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Mary Walker: Empower victims of systemic poverty

Principle No. 3: We believe in the dismantling of unjust criminalization systems that exploit poor communities and communities of color and the transformation of the “war economy” into a “peace economy.”

By Mary Walker

One of the phrases used in connection with the Poor People’s Campaign is “fight poverty, not the poor.”

It’s not immoral to be poor. It’s immoral to make people poor and keep them poor through the actions of government. The Poor People’s Campaign is a movement to empower the people who are victims of deeply ingrained systemic poverty, systemic racism and the country’s perpetual wars.

Did you know the U.S. imprisons and detains more people, especially poor people of color, than any other country in the world? Did you know that currently 53 cents of every federal discretionary dollar goes to military spending and only 15 cents of every dollar is spent on anti-poverty programs? Young people raised in poverty are targeted by military recruiters, knowing they have no other opportunities to better themselves.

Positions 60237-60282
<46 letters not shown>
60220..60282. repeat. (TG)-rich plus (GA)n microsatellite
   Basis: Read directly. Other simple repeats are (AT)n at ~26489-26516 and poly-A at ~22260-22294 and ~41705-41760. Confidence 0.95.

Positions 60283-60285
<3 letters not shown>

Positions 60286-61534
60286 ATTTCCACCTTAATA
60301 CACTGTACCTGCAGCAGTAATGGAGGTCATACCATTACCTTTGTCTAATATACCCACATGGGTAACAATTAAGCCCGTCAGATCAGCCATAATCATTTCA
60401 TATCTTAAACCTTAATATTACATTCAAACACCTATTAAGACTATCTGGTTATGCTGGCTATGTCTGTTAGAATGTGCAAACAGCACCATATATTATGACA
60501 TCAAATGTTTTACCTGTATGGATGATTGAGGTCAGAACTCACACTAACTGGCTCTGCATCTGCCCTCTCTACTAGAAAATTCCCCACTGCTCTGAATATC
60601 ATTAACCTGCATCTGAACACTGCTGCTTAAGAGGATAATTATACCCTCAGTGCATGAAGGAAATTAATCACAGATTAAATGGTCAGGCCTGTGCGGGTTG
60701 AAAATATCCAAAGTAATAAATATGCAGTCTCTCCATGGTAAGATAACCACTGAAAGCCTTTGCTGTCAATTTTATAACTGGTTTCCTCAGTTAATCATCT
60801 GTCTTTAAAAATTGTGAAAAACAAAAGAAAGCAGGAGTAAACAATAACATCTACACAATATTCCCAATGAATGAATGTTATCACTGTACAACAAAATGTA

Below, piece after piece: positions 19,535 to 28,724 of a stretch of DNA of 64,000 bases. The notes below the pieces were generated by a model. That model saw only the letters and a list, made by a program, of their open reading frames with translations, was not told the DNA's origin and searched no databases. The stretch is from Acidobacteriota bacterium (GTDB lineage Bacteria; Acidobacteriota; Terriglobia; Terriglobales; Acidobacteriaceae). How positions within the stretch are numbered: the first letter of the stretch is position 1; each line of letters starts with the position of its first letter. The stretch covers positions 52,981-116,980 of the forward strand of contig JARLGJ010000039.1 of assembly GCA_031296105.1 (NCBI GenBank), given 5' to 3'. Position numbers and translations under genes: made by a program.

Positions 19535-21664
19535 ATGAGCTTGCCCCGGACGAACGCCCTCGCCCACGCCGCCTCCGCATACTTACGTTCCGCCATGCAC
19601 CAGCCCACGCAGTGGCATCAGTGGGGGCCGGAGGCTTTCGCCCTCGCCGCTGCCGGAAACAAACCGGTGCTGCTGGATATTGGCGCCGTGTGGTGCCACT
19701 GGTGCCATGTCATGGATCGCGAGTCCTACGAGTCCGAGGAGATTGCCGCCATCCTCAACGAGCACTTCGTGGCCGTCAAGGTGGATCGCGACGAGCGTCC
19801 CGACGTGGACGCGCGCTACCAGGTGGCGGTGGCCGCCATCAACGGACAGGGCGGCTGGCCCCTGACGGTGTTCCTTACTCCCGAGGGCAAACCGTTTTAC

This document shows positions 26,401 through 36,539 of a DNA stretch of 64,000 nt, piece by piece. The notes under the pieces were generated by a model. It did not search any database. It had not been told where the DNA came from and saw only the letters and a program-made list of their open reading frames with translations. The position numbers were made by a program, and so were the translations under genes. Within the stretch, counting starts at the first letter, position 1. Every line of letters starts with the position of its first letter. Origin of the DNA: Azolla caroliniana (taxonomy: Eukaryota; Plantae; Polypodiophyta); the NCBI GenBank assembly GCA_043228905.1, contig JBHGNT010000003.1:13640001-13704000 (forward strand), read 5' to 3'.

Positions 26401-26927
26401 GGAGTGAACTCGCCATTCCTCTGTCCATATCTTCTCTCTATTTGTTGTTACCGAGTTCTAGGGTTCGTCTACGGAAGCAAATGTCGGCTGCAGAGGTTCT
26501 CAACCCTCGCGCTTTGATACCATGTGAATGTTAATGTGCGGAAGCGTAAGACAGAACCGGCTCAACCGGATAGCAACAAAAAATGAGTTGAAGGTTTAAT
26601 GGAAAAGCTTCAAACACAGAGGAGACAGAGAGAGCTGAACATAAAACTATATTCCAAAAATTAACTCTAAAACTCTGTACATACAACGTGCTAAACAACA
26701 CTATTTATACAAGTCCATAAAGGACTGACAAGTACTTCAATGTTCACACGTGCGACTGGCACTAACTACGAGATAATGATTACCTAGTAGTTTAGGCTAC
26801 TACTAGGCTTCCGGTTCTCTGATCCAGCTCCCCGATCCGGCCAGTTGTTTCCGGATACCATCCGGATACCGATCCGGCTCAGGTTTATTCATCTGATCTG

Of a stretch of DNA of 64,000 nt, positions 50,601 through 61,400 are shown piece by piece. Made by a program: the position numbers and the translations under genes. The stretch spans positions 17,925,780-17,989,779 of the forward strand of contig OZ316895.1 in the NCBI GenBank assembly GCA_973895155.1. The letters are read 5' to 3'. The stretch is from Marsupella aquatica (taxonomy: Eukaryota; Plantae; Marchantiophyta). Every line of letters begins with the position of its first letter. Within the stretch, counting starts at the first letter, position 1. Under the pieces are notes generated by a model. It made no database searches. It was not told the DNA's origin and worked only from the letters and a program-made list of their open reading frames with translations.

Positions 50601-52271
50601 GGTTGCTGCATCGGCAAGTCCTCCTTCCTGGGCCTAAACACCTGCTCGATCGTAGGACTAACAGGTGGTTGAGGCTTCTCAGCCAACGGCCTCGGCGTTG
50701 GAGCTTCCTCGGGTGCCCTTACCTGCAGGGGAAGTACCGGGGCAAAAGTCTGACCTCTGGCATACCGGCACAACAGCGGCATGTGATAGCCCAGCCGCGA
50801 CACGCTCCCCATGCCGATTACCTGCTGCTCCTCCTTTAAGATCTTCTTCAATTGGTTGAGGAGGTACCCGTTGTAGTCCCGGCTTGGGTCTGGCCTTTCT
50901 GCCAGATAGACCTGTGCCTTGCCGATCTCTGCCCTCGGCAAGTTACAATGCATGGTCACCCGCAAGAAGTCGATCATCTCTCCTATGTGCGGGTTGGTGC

The Rev. William Barber, co-founder of the Poor People’s Campaign, calls it “the poverty draft.” The purpose of the campaign is to push the elimination of poverty to the top of the U.S. agenda. To achieve this, the U.S. must reorient its priorities away from the criminalization of the poor and militarism and toward domestic spending on programs that will include the elimination of poverty and thus invest in a just and peaceful future.  

Taking a stand against injustice makes people uncomfortable, but should we choose comfort over justice? When we see injustice, it’s because good people were afraid to speak against it. If more of us start speaking out, then it stops being extraordinary. It becomes an expectation.

Join the public conversation with the poor and learn about the fight against poverty.

Mary W. Walker is a member of the Poor People’s Campaign Salisbury Circle.

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